• This year’s defeat of populist-nationalist parties in elections in France and Holland, and their apparent political setbacks elsewhere, has been hailed as evidence that the recent surge of far right movements has ended. But the things that fuelled it – terrorism, refugee migration, working class anxieties – haven’t gone away. And in Donald Trump’s America, many countries in Europe, and even parts of Canada, populist-nationalism remains a potent and growing political force, especially among young people. It would be a mistake to dismiss it, writes Patrick Speck.

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  • German-American anthropologist Franz Boas demonstrated over a century ago that nurture matters much more than nature in determining who we are. Thanks in large part to that idea racism was discredited for a long time. Now it’s fashionable again, including in, of all places, our university anthropology departments. McGill University anthropologist Philip Carl Salzman explains.

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  • Aboriginal grievance and entitlement stories made a lot of news in Canada in June. Prime Minister Justin Trudeau renamed National Aboriginal Day as National Indigenous Peoples Day. He also renamed his office to erase its historic link to Hector Langevin, an architect of the residential schools system. And he gave the old American embassy in Ottawa to native groups. Still aboriginal activists weren’t satisfied. So they badgered an apology out of Governor General David Johnston for calling First Nations peoples immigrants. Which left Ettore Fiorani and Paul Bunner wondering, where on or off earth do these insatiably aggrieved activists come from?

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  • All work and no play makes Jack a dull boy, according to the proverb. But what does all play and no work do to us? Thanks to the rapid acceleration of automation and artificial intelligence, we may be about to find out on a humanity-sized scale. With a guaranteed income and no job, and machines that can do anything we can do, only better, what will we do all day? Will it make us more creative and philanthropic, or more hedonistic and self-destructive? Ben Woodfinden weighs the odds.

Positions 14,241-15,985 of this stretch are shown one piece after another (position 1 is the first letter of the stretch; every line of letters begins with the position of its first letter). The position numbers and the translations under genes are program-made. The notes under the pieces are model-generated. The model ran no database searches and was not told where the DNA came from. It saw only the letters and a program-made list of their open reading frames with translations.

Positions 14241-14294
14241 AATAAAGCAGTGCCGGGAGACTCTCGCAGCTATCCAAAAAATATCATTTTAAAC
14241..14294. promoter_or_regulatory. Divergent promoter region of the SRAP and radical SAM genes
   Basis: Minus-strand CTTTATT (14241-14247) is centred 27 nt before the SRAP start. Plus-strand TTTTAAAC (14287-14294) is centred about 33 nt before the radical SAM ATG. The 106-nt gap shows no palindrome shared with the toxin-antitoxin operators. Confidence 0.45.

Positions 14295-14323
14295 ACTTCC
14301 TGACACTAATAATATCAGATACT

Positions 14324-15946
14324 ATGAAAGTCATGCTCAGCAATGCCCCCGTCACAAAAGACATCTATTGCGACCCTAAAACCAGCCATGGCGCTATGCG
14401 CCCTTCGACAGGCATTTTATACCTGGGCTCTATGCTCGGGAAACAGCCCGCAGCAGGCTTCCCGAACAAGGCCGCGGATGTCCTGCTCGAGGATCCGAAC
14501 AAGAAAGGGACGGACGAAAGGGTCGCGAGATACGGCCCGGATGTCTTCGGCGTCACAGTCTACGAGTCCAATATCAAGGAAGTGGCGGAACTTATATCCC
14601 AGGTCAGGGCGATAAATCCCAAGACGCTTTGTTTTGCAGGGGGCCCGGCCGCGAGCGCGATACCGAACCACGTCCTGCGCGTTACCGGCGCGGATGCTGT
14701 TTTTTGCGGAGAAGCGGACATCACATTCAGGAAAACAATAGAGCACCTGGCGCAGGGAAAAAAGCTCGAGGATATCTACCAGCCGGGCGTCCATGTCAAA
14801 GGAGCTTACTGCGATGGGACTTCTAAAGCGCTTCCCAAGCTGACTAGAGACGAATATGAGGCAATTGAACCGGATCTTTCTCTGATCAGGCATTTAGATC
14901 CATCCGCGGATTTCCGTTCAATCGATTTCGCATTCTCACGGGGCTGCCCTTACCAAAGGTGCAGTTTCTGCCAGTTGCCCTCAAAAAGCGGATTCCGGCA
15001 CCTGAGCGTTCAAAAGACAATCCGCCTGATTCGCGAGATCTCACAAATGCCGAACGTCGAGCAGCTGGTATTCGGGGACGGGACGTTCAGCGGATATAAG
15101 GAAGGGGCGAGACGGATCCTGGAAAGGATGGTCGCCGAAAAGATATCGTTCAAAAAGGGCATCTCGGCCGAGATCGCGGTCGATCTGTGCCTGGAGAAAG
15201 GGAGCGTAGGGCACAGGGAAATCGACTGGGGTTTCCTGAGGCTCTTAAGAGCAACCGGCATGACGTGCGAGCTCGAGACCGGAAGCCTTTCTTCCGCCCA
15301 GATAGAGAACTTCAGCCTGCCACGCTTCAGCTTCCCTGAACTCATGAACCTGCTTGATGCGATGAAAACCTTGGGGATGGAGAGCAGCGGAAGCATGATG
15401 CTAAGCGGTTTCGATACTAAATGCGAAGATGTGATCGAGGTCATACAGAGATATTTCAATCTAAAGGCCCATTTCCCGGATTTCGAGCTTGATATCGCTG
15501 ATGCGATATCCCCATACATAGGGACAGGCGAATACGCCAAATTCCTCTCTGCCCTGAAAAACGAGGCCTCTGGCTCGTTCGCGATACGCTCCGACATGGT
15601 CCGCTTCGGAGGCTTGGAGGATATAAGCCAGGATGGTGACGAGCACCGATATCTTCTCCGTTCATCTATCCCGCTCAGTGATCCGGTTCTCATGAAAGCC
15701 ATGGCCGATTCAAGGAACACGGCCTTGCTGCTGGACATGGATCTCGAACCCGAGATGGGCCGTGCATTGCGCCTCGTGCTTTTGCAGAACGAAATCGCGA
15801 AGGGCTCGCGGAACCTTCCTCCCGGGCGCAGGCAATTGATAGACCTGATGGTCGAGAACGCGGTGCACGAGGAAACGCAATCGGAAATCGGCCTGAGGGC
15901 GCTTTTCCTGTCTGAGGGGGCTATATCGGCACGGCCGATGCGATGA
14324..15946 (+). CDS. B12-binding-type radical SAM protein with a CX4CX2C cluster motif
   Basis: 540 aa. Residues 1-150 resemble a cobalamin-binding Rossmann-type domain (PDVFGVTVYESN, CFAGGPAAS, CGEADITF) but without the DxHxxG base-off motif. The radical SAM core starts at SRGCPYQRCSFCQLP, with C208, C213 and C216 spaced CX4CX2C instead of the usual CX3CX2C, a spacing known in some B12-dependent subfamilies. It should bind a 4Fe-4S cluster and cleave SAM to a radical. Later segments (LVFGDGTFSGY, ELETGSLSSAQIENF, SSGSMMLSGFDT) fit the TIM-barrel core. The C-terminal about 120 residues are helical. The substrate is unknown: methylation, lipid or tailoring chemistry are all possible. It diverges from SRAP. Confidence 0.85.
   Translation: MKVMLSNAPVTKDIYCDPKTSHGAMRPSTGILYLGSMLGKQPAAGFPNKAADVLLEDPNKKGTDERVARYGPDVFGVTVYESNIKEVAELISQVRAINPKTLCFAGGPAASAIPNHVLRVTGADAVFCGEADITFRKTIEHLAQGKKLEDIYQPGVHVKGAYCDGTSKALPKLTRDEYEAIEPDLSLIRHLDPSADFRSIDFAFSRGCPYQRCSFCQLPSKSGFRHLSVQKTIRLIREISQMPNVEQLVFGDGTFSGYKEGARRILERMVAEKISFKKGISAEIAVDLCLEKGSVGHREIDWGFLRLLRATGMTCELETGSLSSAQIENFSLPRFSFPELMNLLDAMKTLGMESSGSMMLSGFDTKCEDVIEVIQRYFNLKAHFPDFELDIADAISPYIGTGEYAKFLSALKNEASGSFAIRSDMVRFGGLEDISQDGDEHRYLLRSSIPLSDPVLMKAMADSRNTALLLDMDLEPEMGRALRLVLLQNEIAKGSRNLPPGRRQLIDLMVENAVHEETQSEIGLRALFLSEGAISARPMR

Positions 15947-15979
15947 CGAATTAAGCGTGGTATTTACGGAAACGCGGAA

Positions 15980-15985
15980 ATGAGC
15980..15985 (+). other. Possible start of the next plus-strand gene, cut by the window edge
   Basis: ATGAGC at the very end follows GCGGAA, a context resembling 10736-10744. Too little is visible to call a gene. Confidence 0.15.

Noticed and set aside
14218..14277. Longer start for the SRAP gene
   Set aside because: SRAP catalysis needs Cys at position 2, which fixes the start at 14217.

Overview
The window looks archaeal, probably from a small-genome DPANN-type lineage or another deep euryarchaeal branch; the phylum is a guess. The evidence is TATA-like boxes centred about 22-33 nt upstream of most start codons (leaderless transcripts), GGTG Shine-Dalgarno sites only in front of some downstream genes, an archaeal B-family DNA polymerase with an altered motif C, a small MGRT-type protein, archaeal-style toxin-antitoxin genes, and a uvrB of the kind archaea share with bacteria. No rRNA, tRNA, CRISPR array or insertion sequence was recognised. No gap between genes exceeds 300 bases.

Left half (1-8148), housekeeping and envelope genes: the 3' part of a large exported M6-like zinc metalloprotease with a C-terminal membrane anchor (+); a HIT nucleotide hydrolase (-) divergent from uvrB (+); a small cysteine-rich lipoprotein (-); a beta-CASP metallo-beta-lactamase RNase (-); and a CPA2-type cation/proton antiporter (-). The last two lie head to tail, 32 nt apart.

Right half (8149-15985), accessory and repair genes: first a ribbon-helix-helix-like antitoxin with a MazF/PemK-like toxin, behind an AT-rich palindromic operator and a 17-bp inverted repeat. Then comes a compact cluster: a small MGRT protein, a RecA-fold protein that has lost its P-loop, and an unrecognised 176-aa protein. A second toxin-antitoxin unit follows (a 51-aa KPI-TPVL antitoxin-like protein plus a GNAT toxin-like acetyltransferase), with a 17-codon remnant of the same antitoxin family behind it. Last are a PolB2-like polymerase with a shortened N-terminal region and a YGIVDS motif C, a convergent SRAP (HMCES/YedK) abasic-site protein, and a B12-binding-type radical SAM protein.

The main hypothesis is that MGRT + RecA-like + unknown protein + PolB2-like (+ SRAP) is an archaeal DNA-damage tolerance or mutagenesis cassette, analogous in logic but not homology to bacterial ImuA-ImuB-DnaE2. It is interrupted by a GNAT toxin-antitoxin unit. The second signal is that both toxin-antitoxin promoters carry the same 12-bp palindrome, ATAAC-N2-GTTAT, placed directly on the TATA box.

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  • Donald Trump didn’t invent the post-truth phenomenon, he’s just a symptom of it. The current epidemic of truthlessness was conceived in post-modernism, gestated in our legal and academic institutions, and hatched in our own brains. Former Stephen Harper speechwriter Nigel Hannaford recently examined these hard truths in a presentation to students at Royal Roads University.

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  • Donald Trump opened his first international tour as U.S. President with a speech in Saudi Arabia announcing that America is no longer in the business of arbitrating and enforcing liberal values around the world. Autocratic nationalist strongmen from Moscow to Istanbul to Beijing took note, and all hell broke loose in the Middle East. Henry Gray reports.

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  • In 1972 Lou Reed offended conservatives with his hit Walk on the Wild Side, an admiring ode to his transgendered friend Holly, who left Miami as a he and became a she on the way to New York. In 2017 the song has offended progressives as a transphobic example of cultural appropriation. Madison McSweeney explains what a long, strange trip it’s been from conservative censorship to progressive censorship.

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  • Canada’s Liberal government announced a wholesale makeover of foreign and defence policy this week that repudiated much of what they ran on in 2015. Instead of cheap soft power diplomacy, they’re now promising expensive hard power militarism. It’s exactly what U.S. President Donald Trump wants Canada to do, but the Liberals say they’re doing it because they can’t depend on Trump to reliably defend the free world anyone. Whatever the case, writes Ettore Fiorani, this hawkish new Liberal doctrine is likely to go down badly with their voters and is therefore unlikely to last any longer than the Trump presidency.

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